…very, very carefully.

Napoleon Bonaparte didn’t ride a horse until military duties required it. He was a bad rider regardless, he rode the very best horses, a benefit of being Emporer. During his 14 year reign, he had over 130 mounts and one of his favorites was a petite, white, Arabian stallion named Le Virzi.

Le Virzi was a gift from the Sultan of the Ottoman Empire in 1802. He name “Le Visir” is a term designating the prime minister of the Sultan who actually presented the horse to Napoleon on behalf of the Sultan. Le Virzi was branded with Napoleon’s personal mark, a large “N” topped with a crown on his hip.

The emperor rode his noble steed in many battles against the Prussians and Russians. In 1814 after Napoleon’s first forced abdication, the horse accompanied his master to exile in Elba. Le Virzi was now an aging stallion and had already been put out to pasture by the time Napoleon was defeated at Waterloo.

Le Virzi outlived Napoleon, spending his twilight years in the care of a French officer, Chanlaire, of the Imperial Stables. When he died in 1826 at age 33, Chanlaire decided to have him stuffed.  Concerned over the turmoil of revolutionary France and afraid the public would vent their rage on the stuffed stallion, Chanlaire sold him to an Englishman.

Le Virzi was smuggled to England. He was unstuffed and his hide packed into a trunk to avoid detection by customs officers. Once safely across the channel, he was restuffed and put on display at the Manchester Natural History Society.

In 1868 when Bonaparte’s nephew came into power, arrangements were made for Le Vizir’s return to France. But his safety was again in jeopardy a few years later when the Prussians overthrew the nephew. Again worried for his safety, Le Vizir’s keepers took him off display and hid him in a storage closet at the Louvre. He languished in the closet for 3 decades.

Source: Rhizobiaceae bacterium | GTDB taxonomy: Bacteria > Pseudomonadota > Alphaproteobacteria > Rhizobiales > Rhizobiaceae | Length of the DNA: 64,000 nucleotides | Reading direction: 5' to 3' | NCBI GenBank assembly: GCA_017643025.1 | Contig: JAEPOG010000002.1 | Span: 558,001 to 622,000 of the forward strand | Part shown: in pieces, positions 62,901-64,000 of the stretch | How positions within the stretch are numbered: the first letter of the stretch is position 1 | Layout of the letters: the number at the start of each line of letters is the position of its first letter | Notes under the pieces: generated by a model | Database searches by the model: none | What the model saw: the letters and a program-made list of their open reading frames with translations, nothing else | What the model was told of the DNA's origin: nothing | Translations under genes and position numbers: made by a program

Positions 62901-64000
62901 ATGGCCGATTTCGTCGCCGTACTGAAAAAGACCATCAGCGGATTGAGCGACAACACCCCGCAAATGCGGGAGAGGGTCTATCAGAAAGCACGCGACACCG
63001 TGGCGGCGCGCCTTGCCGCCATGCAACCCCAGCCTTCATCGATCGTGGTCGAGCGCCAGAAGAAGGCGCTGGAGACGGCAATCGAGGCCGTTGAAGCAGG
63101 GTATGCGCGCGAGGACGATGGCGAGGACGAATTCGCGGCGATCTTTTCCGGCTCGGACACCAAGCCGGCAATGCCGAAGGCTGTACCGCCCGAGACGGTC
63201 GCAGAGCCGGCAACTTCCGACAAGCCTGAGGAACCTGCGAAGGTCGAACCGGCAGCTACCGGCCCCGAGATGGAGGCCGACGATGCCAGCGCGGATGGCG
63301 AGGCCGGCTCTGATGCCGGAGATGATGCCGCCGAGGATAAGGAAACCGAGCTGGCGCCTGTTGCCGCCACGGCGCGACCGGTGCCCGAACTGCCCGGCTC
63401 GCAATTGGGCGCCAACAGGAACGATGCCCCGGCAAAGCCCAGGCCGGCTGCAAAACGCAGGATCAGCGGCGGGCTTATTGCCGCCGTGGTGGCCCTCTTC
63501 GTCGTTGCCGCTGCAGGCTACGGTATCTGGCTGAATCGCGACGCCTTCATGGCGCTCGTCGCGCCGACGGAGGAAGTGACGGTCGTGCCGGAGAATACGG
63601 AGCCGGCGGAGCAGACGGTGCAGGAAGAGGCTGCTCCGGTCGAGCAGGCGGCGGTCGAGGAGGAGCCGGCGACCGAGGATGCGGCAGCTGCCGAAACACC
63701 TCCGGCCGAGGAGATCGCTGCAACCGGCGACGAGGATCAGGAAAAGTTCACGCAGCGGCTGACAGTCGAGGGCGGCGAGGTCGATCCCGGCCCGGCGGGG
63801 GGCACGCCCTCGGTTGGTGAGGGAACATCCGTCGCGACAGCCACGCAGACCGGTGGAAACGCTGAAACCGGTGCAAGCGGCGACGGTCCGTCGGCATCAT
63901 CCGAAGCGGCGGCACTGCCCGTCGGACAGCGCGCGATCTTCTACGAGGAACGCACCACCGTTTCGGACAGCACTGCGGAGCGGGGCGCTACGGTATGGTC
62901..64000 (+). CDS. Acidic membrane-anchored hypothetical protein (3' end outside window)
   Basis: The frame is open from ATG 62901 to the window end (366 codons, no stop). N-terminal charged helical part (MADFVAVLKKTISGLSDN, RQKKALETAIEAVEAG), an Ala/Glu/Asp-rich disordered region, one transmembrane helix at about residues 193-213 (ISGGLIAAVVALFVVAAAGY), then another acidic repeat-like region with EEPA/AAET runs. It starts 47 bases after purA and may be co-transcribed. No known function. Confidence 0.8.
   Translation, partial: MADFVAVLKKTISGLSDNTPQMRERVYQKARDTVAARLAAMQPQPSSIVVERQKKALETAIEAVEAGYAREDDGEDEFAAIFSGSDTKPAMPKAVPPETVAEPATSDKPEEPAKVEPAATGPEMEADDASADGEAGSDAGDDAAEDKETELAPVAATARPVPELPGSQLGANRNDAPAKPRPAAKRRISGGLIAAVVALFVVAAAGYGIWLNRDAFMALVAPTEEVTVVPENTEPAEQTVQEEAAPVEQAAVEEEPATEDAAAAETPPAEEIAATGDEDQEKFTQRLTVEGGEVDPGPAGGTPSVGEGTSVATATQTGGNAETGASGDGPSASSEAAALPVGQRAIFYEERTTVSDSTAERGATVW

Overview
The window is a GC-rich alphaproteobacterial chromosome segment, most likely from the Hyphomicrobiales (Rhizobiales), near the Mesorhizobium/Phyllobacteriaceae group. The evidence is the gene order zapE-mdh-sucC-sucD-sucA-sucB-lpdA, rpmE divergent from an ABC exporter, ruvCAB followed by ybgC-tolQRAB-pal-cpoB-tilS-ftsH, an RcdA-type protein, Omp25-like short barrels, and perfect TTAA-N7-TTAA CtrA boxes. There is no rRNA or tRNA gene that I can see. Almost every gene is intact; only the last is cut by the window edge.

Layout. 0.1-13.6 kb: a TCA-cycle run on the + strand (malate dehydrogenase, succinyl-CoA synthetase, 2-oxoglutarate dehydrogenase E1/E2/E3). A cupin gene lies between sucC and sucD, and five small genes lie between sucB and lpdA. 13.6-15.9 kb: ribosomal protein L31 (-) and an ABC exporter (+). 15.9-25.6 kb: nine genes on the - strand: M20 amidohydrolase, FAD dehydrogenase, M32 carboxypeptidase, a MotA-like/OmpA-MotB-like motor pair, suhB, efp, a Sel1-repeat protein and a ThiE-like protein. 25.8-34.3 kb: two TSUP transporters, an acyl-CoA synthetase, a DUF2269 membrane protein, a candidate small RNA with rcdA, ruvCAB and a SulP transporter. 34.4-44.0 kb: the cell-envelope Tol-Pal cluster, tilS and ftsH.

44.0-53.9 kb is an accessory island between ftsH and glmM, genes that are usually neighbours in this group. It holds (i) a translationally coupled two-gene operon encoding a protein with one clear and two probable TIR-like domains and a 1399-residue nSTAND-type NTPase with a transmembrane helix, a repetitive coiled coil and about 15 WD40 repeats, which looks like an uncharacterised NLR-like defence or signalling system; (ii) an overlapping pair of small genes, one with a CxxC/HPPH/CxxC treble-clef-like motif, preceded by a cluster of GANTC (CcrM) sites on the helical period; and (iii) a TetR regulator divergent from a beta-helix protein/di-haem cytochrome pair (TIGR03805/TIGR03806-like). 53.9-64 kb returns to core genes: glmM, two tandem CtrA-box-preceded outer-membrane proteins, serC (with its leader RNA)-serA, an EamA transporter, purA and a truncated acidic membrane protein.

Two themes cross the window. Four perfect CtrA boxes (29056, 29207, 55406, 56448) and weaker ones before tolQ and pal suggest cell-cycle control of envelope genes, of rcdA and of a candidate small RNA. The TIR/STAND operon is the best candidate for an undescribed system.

Eventually he was moved to The Army Museum in Paris though he was not prominently displayed. He was ignobly placed in a hallway on the way to the public restrooms.

Le Virzi was well cared for during his lifetime and less so after his death. A century later the once proud stallion’s hide was now covered with visible tears and cracks including a large gaping fissure running down one shoulder. Le Visir needed help.

The museum made a crowd-funding appeal to finance the little horse’s restoration. With a goal of 15,000 euros, people took up the cause raising over 20,000 euros. Two expert taxidermists were hired to restore Le Vizir. Their efforts took 4 weeks and included repairs and a meticulous cleaning from head to toe. Visitors to the museum were given full access to the process.

“It’s a specimen that has suffered,” was the expert, if understated, assessment of taxidermist Yveline Huguet as she worked putty into a crack in Le Vizir’s chest.

The extra monies raised will be put toward the purchase of a climate-controlled glass display case where the petite white Stallion maybe enjoyed by museum visitors for centuries to come.

Solving Marengo’s Mystery

Napoleon and Marengo painting by Francois Dubois

Napoleon and Marengo painting by Francois Dubois

During the Battle of Waterloo in 1815, Napoleon’s stallion, Marengo, was captured by the British army. He was sold to a member of the Grenadier Guards who took the horse home in Somerset.

When Marengo died in 1831 the family had his two front hooves mounted in silver as keepsakes. One hoof has since been displayed at the officers’ mess at St. James’s Palace but the other was lost, until recently.

A descendant of that Grenadier Guard recently found the second hoof in a kitchen drawer in the Somerset farmhouse. It had been carefully wrapped in a plastic bag. The hoof is now on loan to the Household Cavalry Museum in London.

Marengo’s skeleton was also preserved and is on display at the National Army Museum in London.